Strega Nona Entertaining: Conjuring Creative Fun

From recipes to rituals, I will kindly divine the perfect celebration for you!

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Colleen DuVall

Colleen DuVall

Colleen DuVall has written articles, plays, short films, and a novel. Most recently, her work has been featured in her new blog, Off The Beaten Path for the Shepherd Express online (http://shepherdexpress.com/blogs-1-1-1-61.html), and the Wisconsin Life radio show for WPR. She recently adopted a little grey and white cat named Tessa, after beloved 22-year-old Bootise passed on.

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Successful divination requires focus, perseverance, and a little faith. Sometimes our paths come to a fork in the road, and much like that forked divining rod, we must follow our strongest intuition. Interestingly, life paths can indeed come full circle. I've come to believe that if we tune into what the divine is trying to whisper in our ears, we will take the paths we are intended to at the right moment in time. Perhaps we aren't ready for a certain direction at a given interval. That doesn't mean that roads aren't meant to be revisited. When I was a young girl, my favorite toy was a tape recorder. I delighted in creating radio plays and acting out favorite movies and TV shows with my closest friends. Conducting interviews was also a beloved pastime.

Flash forward several years later to graduating with a master's in digital communication strategies at Marquette University. Although I have a background in journalism and filmmaking, podcasting was something I naturally gravitated to with my studies and projects. It felt like coming home, and conducting interviews in this medium and editing them was the perfect way to express myself creatively. Since I recently decided to embark on a full-time freelancing career, it seemed like the perfect time to launch a brand new podcast: "Women Who Howl at the Moon."

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At this moment, many of us are being called upon to face our darkest fears. Pandemic nightmares and a lingering threat of impending doom surrounding our very democracy have become the new norm. The furious wildfires of climate change rip through our forests and leave lingering dark smudges carried on clouds which reach far across the nation. People are being attacked for wearing masks to protect others and/or exercise their right to peacefully protest. Instead of being able to come together and find common ground for a common good, we are being driven farther apart by the people elected to publicly serve and protect us.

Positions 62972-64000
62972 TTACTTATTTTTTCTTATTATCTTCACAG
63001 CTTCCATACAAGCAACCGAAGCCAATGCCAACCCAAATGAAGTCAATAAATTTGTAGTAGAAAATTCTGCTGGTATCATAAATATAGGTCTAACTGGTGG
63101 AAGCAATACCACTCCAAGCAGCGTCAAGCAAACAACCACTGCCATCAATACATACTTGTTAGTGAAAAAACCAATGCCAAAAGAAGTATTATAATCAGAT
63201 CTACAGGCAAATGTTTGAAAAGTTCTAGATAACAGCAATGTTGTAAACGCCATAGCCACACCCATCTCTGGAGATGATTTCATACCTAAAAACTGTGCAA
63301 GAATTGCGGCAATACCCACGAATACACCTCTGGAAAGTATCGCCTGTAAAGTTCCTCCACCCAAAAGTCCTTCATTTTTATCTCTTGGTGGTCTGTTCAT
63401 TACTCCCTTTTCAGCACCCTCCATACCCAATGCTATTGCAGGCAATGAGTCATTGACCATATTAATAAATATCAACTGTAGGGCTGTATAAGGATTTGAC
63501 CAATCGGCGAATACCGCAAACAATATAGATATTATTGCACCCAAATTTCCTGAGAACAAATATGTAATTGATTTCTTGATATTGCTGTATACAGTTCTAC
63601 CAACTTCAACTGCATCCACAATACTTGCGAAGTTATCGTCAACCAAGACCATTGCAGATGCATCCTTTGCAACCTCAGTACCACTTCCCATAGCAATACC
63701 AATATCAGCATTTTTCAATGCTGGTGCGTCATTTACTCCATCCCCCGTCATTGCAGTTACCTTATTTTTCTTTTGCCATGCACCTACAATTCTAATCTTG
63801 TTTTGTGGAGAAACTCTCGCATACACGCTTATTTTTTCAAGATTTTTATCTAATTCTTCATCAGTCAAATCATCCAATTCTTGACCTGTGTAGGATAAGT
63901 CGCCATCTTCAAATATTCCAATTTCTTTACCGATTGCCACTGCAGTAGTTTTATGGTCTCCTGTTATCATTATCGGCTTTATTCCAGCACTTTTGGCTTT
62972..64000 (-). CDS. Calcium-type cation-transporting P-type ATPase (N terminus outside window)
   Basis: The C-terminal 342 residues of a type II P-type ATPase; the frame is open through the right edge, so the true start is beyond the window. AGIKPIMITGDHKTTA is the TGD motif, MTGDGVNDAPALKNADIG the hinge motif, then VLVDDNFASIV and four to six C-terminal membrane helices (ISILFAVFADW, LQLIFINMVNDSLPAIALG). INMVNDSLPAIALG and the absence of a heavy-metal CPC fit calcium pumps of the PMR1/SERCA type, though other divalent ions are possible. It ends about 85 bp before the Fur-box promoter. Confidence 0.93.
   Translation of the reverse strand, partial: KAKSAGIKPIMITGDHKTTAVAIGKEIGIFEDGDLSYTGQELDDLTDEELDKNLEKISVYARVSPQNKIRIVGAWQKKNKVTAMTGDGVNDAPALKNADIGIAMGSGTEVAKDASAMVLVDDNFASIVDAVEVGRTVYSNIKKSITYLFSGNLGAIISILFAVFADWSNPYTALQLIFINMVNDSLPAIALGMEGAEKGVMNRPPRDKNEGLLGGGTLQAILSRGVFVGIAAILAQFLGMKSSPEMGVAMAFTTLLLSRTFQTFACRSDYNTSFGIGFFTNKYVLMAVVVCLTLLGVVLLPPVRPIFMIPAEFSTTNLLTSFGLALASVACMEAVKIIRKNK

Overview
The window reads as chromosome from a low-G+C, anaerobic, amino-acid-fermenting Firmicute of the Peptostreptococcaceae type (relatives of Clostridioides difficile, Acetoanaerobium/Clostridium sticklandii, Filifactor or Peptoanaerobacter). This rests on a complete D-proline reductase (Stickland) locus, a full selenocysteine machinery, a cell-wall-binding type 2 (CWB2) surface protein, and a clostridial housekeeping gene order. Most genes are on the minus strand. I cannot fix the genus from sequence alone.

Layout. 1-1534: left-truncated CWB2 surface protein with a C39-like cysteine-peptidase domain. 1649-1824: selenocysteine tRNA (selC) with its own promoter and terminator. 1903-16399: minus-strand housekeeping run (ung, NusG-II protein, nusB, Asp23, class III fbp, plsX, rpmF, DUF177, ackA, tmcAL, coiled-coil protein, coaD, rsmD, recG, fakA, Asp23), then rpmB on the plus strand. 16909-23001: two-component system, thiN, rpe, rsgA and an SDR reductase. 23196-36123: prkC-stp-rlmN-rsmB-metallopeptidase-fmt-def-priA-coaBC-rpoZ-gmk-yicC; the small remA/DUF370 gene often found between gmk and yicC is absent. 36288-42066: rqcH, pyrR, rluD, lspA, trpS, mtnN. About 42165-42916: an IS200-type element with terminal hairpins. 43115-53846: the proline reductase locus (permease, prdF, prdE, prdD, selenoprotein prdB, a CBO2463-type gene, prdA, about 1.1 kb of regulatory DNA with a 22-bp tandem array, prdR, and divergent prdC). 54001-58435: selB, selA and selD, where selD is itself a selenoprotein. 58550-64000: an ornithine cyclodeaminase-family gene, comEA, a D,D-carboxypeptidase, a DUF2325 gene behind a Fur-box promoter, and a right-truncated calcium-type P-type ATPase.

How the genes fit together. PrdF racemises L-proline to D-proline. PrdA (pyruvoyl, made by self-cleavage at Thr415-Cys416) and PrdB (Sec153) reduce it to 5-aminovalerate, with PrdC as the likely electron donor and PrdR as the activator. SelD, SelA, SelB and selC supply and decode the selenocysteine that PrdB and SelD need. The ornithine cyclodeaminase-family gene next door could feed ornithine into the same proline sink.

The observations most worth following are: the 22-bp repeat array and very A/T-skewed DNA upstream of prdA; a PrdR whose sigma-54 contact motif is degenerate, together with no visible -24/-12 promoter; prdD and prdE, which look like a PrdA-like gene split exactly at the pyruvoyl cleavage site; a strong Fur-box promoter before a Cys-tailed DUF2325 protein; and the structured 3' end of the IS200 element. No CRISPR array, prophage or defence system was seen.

The Fall Equinox has always been about finding a true balance. Never has this been a more pertinent allegory than right now. We need to work harder together to tame the pandemic. We need to take care of our planet and nurse our Mother Earth back to better health. We can no longer ignore that this is shared space– and if we want to coexist in any harmony, we cannot go through life with blinders on. These are not debates, matters of opinion, or imagined hoaxes. These are undeniable facts that we all need to face, whether some of want to or not. It has little or nothing to do with politics or sensationalized media. It has everything to do with the fate of our country, our world, and our civilization (emphasis on civility). The time for selfishness, greed, and giving in to our darkest impulses is over. The balance needs to be restored with compassion, generosity, and reaching toward a shared higher purpose. This also means taking a deep breath, no matter how weary we are of fighting the good fight. We must roll up our sleeves and meditate on making this balance a reality, in all the millions of seemingly small ways that we still can. We can channel our magical power and energy to bring about this good, but we cannot give up hope. Here is a place to start, this Mabon:

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Let's Talk About Corn, Lugh, and Lammas

I always think of Lammas as a time of outdoor dining, reflection on the year thus far, and most of all—corn! Enjoying a small picnic with your immediate household in the backyard or on a back porch is a perfect way to celebrate Lugh and this start to the harvest season this year. Grains and bread should definitely be on the menu, and there are some fun options to choose from. You could even create an intimate bread baking party with your family, creating a combination of sweet and savory choices.

Grilling local corn in the husks gives it such an amazing added flavor, and the mouth-watering scent it gives off is aromatherapy in itself. Make it the main dish and create a healthy vegetarian meal with side salads tossed with produce from a neighborhood Farmer’s Market. These happen to be some of the better ones in Wisconsin, if you’re in the area.

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Blessings of a Full Moon

This will probably be one of the first 4ths of July in recent history where there will be scant, if any, fireworks celebrations and parades. If they do go on, people are encouraged to participate from their cars, or watch from the safety of their homes. Health officials are definitely discouraging folks from flocking to the beaches and attending large gatherings or picnics, as they would normally do. With so much unrest and anger flying around, in Washington and one’s own neighborhood, one may become overwhelmingly frustrated. The pandemic numbers are soaring in our country every day, without an end in sight. How can we come together and feel celebratory, if even in a tiny group? How can we remind ourselves to feel grateful for what we do have?